23rd Medieval Studies Day: “Representations of East and West in the Middle Ages"

23rd Medieval Studies Day 2017

23ste Mediëvistendag 2017


27 October 2017; 10:15 – 18:00 h.

Radboud University Nijmegen

Montessorilaan 3; Spinoza building SP3; Thomas van Aquino building 8.00, 12-14

Cenakel Church, Heilig Land Stichting
Language: English


Please register for theday by sending an e-mail to ozsmed@rug.nl, before 17 October 2017, mentioning ‘Medieval Studies Day 2017’. Please also mention in your registration message whether you will attend the afternoon tour and reception at the Cenakel Church.


You are requested to pay your contribution of €10 for coffee, tea, and lunch before 20 October 2017 to the account: NL62INGB0002333985, with the reference “kostenplaatsnummer 2380533”, in the name of Stg. KU –Radboud Universiteit Nijmegen FDL, Postbus 9103, 6500 HD, NIJMEGEN


The easiest way to reach the campus of the Radboud University is by bus. If you arrive by train take bus no. 10. When you leave the station, bus no. 10 stops in front of the bicycle and taxi stand at your right hand. Get off at bus stop Spinozagebouw/Tandheelkunde. If you arrive by car, you will find a car park close to the Spinoza Building.




Spinoza building, SP3

10:15 Registration (with coffee/tea)
10:30 Welcome
10.35 Catrien Santing (Director of the Dutch Research School for Medieval Studies)
10.45 Daniela Müller (Radboud University Nijmegen), ‘Ex oriente periculum’. Heresy as infectious disease from the East in the perception of Latin Christianity.

Thomas van Aquino building 8.00
11.45-12.45  Parallel sessions

room 12
• Jo Van Steenbergen (Ghent University), The Mamlukisation of the Mamluk Sultanate II. Historiography, Political Order and State Formation in 15th-century Egypt. ERC Consolidator.
• Els Rose (Utrecht University), Citizenship Discourses in the Early Middle Ages, 400-1100. NWO VICI.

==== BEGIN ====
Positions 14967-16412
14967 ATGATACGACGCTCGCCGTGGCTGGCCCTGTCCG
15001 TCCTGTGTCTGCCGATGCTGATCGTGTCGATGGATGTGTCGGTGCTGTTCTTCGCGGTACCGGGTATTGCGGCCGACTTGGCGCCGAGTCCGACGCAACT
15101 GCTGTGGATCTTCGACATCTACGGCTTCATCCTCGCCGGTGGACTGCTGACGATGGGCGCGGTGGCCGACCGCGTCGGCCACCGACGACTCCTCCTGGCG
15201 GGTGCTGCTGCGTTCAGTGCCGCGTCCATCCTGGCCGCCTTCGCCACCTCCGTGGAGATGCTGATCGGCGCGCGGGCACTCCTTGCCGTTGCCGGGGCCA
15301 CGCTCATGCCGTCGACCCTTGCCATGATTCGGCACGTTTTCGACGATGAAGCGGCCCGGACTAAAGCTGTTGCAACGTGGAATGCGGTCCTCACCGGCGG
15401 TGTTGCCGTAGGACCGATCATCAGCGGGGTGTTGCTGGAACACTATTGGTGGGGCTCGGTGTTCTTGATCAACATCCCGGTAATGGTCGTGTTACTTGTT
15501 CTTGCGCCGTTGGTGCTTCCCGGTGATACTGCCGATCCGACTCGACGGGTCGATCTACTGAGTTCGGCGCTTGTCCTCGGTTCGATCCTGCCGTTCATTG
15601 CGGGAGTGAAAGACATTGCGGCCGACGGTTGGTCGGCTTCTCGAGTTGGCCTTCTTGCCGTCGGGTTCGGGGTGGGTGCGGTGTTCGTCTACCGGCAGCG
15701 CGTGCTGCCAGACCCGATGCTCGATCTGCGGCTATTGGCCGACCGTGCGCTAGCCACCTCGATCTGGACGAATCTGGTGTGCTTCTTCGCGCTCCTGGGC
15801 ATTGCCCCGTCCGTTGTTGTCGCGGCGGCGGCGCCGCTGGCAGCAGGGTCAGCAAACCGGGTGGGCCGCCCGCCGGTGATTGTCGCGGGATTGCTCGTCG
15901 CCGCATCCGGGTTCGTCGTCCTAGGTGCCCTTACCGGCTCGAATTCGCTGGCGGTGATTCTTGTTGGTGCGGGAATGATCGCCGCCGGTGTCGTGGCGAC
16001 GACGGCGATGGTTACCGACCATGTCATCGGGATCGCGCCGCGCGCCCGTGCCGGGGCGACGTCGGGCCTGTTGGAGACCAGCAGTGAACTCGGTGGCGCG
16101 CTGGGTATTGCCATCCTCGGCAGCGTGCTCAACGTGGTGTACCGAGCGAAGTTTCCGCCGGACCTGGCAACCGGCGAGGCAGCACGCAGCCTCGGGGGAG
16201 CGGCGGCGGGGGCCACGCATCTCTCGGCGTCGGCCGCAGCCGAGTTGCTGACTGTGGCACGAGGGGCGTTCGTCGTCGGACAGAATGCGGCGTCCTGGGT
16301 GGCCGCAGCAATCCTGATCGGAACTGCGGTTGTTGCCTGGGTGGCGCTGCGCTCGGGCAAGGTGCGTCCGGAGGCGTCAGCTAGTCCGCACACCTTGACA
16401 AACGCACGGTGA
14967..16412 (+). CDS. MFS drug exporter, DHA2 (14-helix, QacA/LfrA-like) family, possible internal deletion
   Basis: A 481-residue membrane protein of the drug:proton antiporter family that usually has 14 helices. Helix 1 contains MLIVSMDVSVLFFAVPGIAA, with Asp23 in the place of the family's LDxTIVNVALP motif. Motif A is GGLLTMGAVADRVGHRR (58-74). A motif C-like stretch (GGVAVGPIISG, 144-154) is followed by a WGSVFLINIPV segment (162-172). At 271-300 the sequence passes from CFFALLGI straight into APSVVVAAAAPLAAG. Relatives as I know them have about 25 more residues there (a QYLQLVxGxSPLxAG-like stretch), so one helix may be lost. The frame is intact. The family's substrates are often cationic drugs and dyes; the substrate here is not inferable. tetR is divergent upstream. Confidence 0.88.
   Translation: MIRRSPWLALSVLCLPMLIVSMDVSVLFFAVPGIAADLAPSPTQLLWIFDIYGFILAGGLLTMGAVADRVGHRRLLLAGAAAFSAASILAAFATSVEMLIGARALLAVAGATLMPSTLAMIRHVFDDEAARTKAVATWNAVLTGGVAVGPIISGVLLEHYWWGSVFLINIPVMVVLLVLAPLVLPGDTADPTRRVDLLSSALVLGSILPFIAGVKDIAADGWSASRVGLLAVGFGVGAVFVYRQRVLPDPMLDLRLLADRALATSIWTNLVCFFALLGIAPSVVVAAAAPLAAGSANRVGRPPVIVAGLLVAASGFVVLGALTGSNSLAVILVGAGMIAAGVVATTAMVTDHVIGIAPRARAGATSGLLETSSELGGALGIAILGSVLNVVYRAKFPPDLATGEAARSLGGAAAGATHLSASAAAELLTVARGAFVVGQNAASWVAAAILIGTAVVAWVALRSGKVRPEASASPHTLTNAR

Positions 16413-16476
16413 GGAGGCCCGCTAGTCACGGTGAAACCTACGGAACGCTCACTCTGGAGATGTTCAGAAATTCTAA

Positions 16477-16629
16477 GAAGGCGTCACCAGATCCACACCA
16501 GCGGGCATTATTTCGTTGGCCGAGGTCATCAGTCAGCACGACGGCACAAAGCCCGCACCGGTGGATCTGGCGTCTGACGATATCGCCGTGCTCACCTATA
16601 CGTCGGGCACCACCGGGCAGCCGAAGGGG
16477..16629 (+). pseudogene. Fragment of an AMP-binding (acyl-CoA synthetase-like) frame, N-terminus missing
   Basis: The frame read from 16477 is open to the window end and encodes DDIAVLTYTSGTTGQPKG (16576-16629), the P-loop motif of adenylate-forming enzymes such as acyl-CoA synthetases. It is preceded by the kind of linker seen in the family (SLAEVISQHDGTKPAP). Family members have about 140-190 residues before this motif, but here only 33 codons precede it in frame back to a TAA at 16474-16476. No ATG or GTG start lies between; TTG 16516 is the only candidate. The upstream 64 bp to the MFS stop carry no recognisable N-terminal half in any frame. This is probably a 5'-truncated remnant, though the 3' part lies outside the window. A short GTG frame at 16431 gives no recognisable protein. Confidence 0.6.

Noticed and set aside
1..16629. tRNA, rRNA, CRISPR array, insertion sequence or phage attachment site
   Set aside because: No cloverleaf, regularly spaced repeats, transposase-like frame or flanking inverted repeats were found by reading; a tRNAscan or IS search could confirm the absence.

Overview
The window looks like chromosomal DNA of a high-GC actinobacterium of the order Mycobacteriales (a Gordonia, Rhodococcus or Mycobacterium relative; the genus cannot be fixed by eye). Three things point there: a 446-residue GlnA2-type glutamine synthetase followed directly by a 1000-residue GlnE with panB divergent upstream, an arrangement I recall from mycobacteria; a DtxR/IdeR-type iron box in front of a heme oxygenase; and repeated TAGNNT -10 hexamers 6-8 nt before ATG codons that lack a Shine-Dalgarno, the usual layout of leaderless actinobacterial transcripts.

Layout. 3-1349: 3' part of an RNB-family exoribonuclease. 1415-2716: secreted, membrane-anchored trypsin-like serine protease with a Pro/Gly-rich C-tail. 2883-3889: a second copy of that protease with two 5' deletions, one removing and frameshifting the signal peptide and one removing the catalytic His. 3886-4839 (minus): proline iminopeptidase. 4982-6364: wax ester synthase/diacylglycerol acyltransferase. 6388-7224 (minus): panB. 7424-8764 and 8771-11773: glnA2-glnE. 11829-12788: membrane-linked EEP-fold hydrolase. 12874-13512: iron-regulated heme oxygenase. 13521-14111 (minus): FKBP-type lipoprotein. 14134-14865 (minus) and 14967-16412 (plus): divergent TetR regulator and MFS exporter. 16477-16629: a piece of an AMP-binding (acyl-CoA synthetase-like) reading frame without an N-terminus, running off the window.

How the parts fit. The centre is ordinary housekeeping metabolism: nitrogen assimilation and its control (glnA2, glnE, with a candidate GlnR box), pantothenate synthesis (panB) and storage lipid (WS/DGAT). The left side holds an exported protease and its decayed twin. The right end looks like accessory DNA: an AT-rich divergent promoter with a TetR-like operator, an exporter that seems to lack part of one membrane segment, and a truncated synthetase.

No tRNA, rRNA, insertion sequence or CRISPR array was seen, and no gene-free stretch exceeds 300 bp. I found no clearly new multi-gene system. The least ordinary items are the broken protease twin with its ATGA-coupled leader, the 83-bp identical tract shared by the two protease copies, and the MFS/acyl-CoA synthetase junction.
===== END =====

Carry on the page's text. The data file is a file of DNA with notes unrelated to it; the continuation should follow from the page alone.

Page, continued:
room 13
• Marlisa den Hartog (Leiden University), “Il piacer che si prende nel letto”. Perceptions of Sexual Desire and Sexual Identity in Italy, 1450-1550. PhD research.
• Arend Elias Oostindiër (University of Amsterdam), “Die rechte pael es mi onbekent”. Boundaries and the Limits of Territory in Fourteenth-Century Brabant. PhD research.


12.45-13.45  Lunch (Refter Radboud University)


Spinoza building, SP 3

13.45 Remke Kruk, The wrong side of the Mediterranean: facts and fiction.

14.30 Break (with coffee/tea)

Thomas van Aquino building 8.00, Montessorilaan 3

14.45-15.45 Parallel sessions
          (programme to be announced)

room 12
• Anna Dlabacova (Leiden University), Leaving a Lasting Impression. The Impact of Incunabula on Late Medieval Spirituality, Religious Practice and Visual Culture in the Low Countries. NWO VENI.
• Suzette van Haaren (University of Groningen and St. Andrews), Encoded Parchment: the reproduction and preservation of medieval manuscripts in digital environments. PhD research.
room 13
• Ivo Wolsing (Radboud University), The Reinvention of the East: Classics, High Medieval Discourses on the Orient, and the Formation of a European Identity. PhD research.
• Loes Scholten (Radboud University), Hieronymys Bosch and BoschDoc; a scientific catalogue of art historical souces. PhD research.
room 14
• Nadine Kuipers (University of Groningen), Husbandry Books in Manuscript and Print. PhD research.
• Jeanet Hulleman (Leiden University), La Bible des sept estaz du monde by Geufroi de Paris. A critical edition of the Conception Nostre Dame till the Passion du Christ. PhD research.

15.45 Break

16.00 Bus to Heilig Land Stichting (Of course you can also go on your own bike or by car to the Cenakel Church)
16.30 Start of tour in the Cenakel Church
17.15 Reception in Cenakel Church


Perceptions of East and West in the Middle Ages

No one today will deny the importance of mutual knowledge and understanding between East and West. The 23rd Medieval Studies Day 2017 in Nijmegen will address perceptions of East and West in the Middle Ages. Throughout the Middle Ages the three main heirs of the Roman Empire – the European, Byzantine and Islamic Worlds – fought in war and met through pilgrimage, diplomatic and scholarly exchanges and trade. Their experiences and perceptions were written down in a wide variety of sources. They were informed by mutual animosity, but also by interest and curiosity. On the Medieval Studies Day we will explore the diverse and sometimes contradictory perceptions of East and West.


During the morning’s general session, Daniela Müller (Radboud University) will reflect on (perceptions of) relations between heresy and the East in medieval Europe. In the afternoon’s general session Remke Kruk (Leiden University) will explore medieval Arabic views on Europe in geographical texts and popular epic literature. During the parallel sessions, we have a chance to hear about research currently carried out by PhD’s and new projects on the Middle Ages. We will then move to the Cenakel Church, a unique building inspired by Eastern architectural styles. The Medieval Studies Day will end with drinks in the church. All papers will be presented in English to allow all scholars, PhD students and Research MA students to take part.